That's not what the government thinks which is why the WIC program is still in effect through age 5 for children

                                                                              1. re: Cherylptw

                                                                                The government doesn't "think" this. The government is under the sway of the dairy industry.

                                                                                1. re: pikawicca

                                                                                  Whatever...the government is endorsing it & providing for toddlers age group to get access to it (if the family qualify with income levels) so apparently they agree these children will benefit nutritionally from them.. Also because WIC covers cereals, I suppose the goverment must be "swayed" by the cereal industry as well as soybean product industry, juice industry, farmers (because WIC packages include dry beans) and the fishing industries.

                                                                                  1. re: Cherylptw

                                                                                    The government is swayed by the soy and grain industries. The US agricultural system has a tight cycle of federal subsidies which lead to surplus goods. The gov't encourages the consumption of the surplus through programs like WIC and through the use of surplus foods in schools and other publicly supported food programs. Some items on the WIC list are there b/c they are truly nutritionally sound, others are there b/c of lobbyists.

                                                                                    1. re: mpjmph

                                                                                      But is milk one of those foods that does not nutritionally benefit the growing child? I'm pretty sure that the government's reason for the allocation of milk on the WIC program is not because they have a surplus of milk stored up someplace. Grain & soy products, perhaps... The issue here is really about whether a toddler will benefit from drinking milk. I'm assuming the OP is giving her children milk NOT just to quench a thirst but to allow them to gain some nutrition from the milk.

                                                                                      1. re: Cherylptw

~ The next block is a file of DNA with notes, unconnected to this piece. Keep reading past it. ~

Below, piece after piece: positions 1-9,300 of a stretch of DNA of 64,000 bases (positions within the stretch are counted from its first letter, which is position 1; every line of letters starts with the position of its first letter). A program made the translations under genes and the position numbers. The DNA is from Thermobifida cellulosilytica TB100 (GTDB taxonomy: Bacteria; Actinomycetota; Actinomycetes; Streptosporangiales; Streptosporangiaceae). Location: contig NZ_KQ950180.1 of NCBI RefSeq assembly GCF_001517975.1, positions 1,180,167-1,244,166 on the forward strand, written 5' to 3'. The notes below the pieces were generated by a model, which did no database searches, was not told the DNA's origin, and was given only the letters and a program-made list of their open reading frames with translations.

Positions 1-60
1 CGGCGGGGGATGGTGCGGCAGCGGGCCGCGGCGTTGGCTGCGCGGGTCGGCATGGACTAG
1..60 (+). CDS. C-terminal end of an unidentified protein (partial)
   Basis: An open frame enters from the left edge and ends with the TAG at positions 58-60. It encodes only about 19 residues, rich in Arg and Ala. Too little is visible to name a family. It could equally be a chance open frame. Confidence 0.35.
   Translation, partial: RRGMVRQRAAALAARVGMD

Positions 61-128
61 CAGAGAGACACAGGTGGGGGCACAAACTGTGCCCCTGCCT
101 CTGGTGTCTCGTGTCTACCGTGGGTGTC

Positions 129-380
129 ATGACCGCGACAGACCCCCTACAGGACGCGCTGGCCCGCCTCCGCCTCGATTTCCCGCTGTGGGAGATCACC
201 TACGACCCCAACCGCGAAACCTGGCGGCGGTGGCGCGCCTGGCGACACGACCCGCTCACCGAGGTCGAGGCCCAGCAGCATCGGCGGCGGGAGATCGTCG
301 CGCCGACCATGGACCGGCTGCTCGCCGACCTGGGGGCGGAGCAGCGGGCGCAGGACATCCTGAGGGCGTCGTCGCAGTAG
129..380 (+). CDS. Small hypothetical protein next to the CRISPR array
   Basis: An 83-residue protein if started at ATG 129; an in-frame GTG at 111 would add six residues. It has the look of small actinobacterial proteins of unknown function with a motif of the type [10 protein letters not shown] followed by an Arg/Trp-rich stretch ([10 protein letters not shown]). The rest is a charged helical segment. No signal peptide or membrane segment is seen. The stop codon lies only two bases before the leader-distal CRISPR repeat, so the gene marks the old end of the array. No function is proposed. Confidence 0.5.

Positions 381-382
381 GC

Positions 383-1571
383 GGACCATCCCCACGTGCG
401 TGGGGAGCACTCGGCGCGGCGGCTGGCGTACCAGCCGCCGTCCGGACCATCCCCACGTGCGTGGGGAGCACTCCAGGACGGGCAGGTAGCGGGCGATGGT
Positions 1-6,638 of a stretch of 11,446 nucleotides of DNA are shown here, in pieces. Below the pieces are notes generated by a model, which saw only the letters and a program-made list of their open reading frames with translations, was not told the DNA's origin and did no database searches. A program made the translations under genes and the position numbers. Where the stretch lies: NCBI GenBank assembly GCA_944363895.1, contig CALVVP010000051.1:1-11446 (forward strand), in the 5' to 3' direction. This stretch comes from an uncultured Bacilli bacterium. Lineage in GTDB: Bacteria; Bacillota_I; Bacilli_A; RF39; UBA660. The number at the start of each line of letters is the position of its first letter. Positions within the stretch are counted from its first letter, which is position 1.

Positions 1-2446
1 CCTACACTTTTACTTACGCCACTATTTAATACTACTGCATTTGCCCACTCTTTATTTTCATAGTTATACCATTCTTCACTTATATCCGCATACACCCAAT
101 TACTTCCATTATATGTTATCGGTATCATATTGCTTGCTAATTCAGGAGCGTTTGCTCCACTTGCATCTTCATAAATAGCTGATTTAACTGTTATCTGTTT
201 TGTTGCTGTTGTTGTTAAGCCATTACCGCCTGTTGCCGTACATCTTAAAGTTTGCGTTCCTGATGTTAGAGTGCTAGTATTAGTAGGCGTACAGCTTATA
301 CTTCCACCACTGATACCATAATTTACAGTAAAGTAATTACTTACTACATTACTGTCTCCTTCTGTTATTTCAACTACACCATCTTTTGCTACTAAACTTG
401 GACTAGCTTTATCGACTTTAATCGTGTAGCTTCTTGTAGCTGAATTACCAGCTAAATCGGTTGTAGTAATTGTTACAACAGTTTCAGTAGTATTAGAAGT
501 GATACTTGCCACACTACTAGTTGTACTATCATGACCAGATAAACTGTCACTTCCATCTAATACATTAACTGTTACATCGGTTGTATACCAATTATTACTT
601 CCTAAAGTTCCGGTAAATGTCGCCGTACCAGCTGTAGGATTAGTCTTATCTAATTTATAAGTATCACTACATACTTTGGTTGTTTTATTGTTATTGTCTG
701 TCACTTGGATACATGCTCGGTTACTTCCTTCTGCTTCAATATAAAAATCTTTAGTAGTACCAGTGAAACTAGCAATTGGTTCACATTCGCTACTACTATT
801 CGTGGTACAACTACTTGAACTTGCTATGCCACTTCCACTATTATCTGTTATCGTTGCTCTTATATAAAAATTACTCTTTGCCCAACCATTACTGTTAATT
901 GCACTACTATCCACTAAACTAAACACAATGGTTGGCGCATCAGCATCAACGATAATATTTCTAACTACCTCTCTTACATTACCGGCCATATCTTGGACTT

Personally, I'm neutral on dairy products. The digestion of milk after infancy/weening requires a genetic mutation - some people have it, some don't. Humans identified milk from cows and other animals as a food source a long time ago, and I don't think the consumption of milk is any less natural than the consumption of other animals and plants we've bred into submission. That said, I also think the idea that children *need* milk is overdone. We can get the nutrients in dairy from other sources, but the US dairy industry has worked extremely hard to convince us otherwise. If you like milk and can afford milk, then drink milk, but if your kid is drinking 2-3 glasses a day and it's busting the food budget, maybe it's time to look into alternatives.

                                                                                        1. re: mpjmph

                                                                                          Plus, like, 100 to this. Practical, sensible, and balanced advice. :)

                                                                                          1. re: LauraGrace

                                                                                            While chowhound is a great place for how to eat more deliciously, taking nutritional advice from the web probably isn't the best idea. Work with your doctor or a credible nutritionist for that type of information, especially where children are involved. What is fine for one person is not for another.

                                                                                            This is just antidotal, but I'm living in a remote part of Guatemala right now where milk is ot a part of a child's daily diet. I hae seen so many tragically ill children and babies with soft bone disease. While milk may not be the only source of calcium, etc, I have never seen anything like this in the US.

                                                                            2. not a general idea, but a specific recommendation for the soy milk.
                                                                              whole foods sells their own brand "365" of soy milk that is organic (in refrigerator section). it tastes good and only costs $3/half gallon regular price.
                                                                              also, the prices at the BULK FOODS area of whole foods are surprisingly good. i get all my grains and dry legumes there (oatmeal, popcorn, rice, chickpeas, split peas, etc). because i only buy the exact amount that i need, there is much less waste.
                                                                              also, i find that it isn't too hard to actually make some of the things that i used to buy: the black bean dip at trader joes can be pretty much replicated with a blender. i found that i can do a darn good job of making hummus myself too for much less money than it costs to buy it preprepared. (i use the organic dried chickpeas from the WF bulk food dept)
                                                                              italien hearty bean, vegetable, and pasta soups are a low cost main dish.